So I woke up again at around 10 am and Melissa was already awake. We weren't sure where Blair was, the options were either kidnapped, still asleep, or eaten by a snake. So, not wanting to disturb any of those three things, Melissa and I went to go for a walk to the shore which lies just at the bottom of the hill, below the provincial.

What a mistake that was.

To get there one must walk through the fishing village. It involves maneuvering in sewage and practically in people's homes. Everyone stared at us. On man jumped in front of me asking where I was going. "To the Johnsons for some brunch. Sure we've had our differnces but oh man, his wife's cooking is so good I'll keep coming back." Where did he think? I just walked around him, ready to kick some Sri Lankan ass (Sri Lankans don't have a martial art like other Asian countries, so I don't really fear them).
We reached the sewage delta known as the harbor and we headed back to school, but not the way we came. I thought I saw a path leading up the hill to the school so we headed for that. When we got the bottom of it there was a puddle of neon green sewage. My first inclination was that it was the ooze which gave the ninja turtles their power, but then i realized taht it was probably anti freeze, if I was lucky. I took one step in and then realized that four snaked swam further into the sesspool. "What was that?" Melissa asked. "Uhhh, I'll tell you when we get out."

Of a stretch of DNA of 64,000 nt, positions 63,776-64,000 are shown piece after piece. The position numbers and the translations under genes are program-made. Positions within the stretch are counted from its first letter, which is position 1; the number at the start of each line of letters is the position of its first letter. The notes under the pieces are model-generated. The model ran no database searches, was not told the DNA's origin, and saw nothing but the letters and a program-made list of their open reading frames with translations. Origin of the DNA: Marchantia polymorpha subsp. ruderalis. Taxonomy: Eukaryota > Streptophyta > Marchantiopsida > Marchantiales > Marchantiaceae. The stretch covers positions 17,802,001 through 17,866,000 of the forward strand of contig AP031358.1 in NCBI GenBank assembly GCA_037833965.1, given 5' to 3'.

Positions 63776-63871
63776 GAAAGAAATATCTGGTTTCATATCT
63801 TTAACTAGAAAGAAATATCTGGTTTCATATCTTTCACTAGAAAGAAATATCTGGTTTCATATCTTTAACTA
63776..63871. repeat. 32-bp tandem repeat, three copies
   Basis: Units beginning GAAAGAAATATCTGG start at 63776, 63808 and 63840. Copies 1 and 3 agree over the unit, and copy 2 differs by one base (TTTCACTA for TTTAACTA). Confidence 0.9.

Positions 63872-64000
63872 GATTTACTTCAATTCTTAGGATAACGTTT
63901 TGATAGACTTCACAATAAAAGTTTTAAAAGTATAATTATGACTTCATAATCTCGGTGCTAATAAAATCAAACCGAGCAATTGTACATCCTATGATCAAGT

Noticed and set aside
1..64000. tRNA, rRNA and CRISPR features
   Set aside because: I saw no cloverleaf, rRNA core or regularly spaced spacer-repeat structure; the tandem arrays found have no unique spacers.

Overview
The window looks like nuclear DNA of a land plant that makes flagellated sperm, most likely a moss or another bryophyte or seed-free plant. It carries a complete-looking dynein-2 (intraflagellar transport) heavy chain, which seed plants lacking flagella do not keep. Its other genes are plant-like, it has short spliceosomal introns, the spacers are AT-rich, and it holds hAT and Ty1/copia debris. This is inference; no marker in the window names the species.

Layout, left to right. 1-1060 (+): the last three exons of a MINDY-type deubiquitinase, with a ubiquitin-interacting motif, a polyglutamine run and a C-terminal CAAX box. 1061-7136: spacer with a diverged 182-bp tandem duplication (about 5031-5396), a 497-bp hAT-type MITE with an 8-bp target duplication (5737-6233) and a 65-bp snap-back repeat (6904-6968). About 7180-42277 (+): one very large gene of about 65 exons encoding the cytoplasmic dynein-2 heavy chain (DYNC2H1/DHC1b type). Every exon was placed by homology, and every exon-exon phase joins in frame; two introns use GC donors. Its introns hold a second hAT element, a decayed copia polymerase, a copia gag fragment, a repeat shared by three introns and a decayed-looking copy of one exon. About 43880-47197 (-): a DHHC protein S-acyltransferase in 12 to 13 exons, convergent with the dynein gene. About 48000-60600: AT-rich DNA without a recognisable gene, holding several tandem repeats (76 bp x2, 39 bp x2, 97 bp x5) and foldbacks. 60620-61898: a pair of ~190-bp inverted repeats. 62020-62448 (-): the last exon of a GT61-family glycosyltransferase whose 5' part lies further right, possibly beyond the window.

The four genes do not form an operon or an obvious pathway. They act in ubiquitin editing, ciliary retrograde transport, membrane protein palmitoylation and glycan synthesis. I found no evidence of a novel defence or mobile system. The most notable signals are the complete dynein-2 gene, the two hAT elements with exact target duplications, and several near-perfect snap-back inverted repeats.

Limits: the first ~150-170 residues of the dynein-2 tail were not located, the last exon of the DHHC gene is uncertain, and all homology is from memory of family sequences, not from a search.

I wasnt too sure if we would, but we did.

Turns out that Blair was sleeping. She was awake and wanted to go for a walk. "Wanna go to the beach?"
Hell no.
"Yeah sure!"
Melissa said she would just watch from above. Nothing too exciting happened this time, although I was almost attacked by a wild pack of family dogs.

Then there is teaching. It's harder work than ever before.